"I asked Mr. Kahn how, in general, the numbers of violent deaths figure into editorial decisions. 'We don't cover everything equally,' he said. 'It goes to gut news judgment, as we ask: "Is this a big deal? Are we going to deploy someone?" ' Among the factors: 'The circumstances, how unusual it is, the location, the relevance to American interests.'
"And, he said, The Times has to be careful not to overreport violent death.
" 'Not every incident of carnage is a major story for The New York Times. You have to put it in context, and not fill the news report with unlimited doses of terrible violent news from around the world.'
"But, speaking of the recent Boko Haram attack, he said: 'It could have had more attention and emphasis.'
"I agree. I have no objection to the extent of the Paris coverage. But whatever the calculus of news judgments, these lost Nigerian lives surely were worthy of The Times’s immediate, as well as its continuing, attention."
Isabell Hülsen and Holger Stark, Spiegel: Interview with Chief New York Times Editor Baquet
Siobhán O'Grady, Foreign Policy: Kerry's Visit to Nigeria Coincides With Major Boko Haram Offensive
Siobhán O'Grady, Foreign Policy: Nigeria Keeps Playing the Boko Haram Blame Game
"The recession and tepid recovery have erased two decades of African American wealth gains," Michael A. Fletcher reported for Sunday's print editions of the Washington Post. "Nationally, the net worth of the typical African American family declined by one-third between 2010 and 2013, according to a Washington Post analysis of the Federal Reserve's Survey of Consumer Finances, a drop far greater than that of whites or Hispanics.
"The top half of African American families — the core of the middle class — is left with less than half of the typical wealth they possessed in 2007. The wealth of similarly situated whites declined by just 14 percent.
"Overall, the survey found, the typical African American family was left with about eight cents for every dollar of wealth held by whites. . . ."
Fletcher's story focused on the Washington suburb of Prince George's County, Md.
"African Americans for decades flocked to Prince George's County to be part of a phenomenon that has been rare in American history: a community that grew more upscale as it became more black," it began.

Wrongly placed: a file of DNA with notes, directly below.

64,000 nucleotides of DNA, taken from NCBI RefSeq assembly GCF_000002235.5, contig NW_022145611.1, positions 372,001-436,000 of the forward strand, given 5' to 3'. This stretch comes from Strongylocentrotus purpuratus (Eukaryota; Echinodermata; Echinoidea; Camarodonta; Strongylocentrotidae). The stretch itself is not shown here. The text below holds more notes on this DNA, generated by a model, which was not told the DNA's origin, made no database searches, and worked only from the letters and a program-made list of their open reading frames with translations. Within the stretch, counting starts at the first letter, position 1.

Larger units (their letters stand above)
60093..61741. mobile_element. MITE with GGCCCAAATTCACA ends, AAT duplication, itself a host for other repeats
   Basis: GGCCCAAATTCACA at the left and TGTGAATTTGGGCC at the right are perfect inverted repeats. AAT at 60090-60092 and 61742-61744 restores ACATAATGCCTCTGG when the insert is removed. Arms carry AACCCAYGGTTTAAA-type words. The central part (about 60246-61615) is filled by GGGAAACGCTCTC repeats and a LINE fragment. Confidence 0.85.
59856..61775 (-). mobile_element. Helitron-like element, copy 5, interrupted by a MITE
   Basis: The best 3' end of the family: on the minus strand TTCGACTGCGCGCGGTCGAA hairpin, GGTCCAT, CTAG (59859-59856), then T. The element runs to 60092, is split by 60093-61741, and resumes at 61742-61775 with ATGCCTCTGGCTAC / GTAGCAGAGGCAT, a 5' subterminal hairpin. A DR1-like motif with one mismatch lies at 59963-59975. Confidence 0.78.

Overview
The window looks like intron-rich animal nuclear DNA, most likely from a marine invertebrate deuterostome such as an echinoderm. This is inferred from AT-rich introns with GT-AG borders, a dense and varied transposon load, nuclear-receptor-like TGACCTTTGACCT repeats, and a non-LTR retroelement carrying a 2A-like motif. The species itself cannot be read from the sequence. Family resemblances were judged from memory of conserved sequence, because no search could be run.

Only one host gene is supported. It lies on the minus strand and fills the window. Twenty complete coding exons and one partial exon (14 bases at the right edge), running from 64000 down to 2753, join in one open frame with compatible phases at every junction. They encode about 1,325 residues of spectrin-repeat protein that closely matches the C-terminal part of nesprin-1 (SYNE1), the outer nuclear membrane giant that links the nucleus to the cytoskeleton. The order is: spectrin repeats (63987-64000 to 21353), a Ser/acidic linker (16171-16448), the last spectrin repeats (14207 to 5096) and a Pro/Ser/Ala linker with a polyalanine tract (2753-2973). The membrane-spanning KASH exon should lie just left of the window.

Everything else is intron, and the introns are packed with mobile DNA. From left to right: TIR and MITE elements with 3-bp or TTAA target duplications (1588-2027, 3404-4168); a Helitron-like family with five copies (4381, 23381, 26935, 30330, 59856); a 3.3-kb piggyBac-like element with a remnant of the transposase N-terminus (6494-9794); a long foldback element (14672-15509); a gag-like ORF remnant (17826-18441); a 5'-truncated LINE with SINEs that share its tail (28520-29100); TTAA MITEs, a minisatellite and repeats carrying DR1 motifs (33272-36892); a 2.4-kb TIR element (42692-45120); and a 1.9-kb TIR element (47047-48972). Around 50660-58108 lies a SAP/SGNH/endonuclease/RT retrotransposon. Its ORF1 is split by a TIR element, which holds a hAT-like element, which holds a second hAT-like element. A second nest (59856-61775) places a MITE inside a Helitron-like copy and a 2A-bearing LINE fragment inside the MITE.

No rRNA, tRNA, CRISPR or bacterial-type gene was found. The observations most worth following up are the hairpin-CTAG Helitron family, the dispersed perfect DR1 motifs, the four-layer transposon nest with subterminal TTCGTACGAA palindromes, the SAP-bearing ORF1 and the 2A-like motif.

"The county became a national symbol of the American Dream with a black twist. Families moved into expansive new homes, with rolling lawns, nearby golf courses and, most of all, neighbors who looked like them. In the early 2000s, home prices soared — some well beyond $1 million — allowing many African Americans to build the kind of wealth their elders could only imagine. . . ."
An editor's note explained, "This is the first part in a series looking at the plight of the black middle class, particularly in Maryland's Prince George’s County, the nation’s highest-income majority-black county."
"Sometimes, the words come to her on the Garden State Parkway or on the Outerbridge Crossing, snippets of verse that capture a flash of light, an eruption of color, a piercing cry," Rachel L. Swarns wrote Sunday for her column "The Working Life" in the New York Times.
"She recites the words aloud, burning them into memory, as she steps out of the faculty parking lot at the College of Staten Island and climbs the stairs to her second-floor office.
"She recites the words because she wants to hear how they hit the air, to feel how they roll off the tongue, to know if they are discordant shards or melodious fragments of a sonorous whole.
"Where's that girl going? Past slant sag porches, pea shuck, twangy box guitars begging under purple dayfall.
"She is Patricia Smith, Staten Island’s literary sensation, a poet, an English professor and a star on the national stage. Last month, she won the Rebekah Johnson Bobbitt National Prize for Poetry, awarded by the Library of Congress to luminaries such as James Merrill, Louise Glück and Mark Strand. In April, she won a Guggenheim Fellowship in poetry.
" 'Extraordinary,' Lee Papa, the interim chairman of the English department at the College of Staten Island, said last week.
"It is all the more extraordinary if you consider her story.
"Patricia Smith, the nationally acclaimed poet, is also Patricia Smith, the disgraced former journalist who plunged into a black hole of her own making in 1998.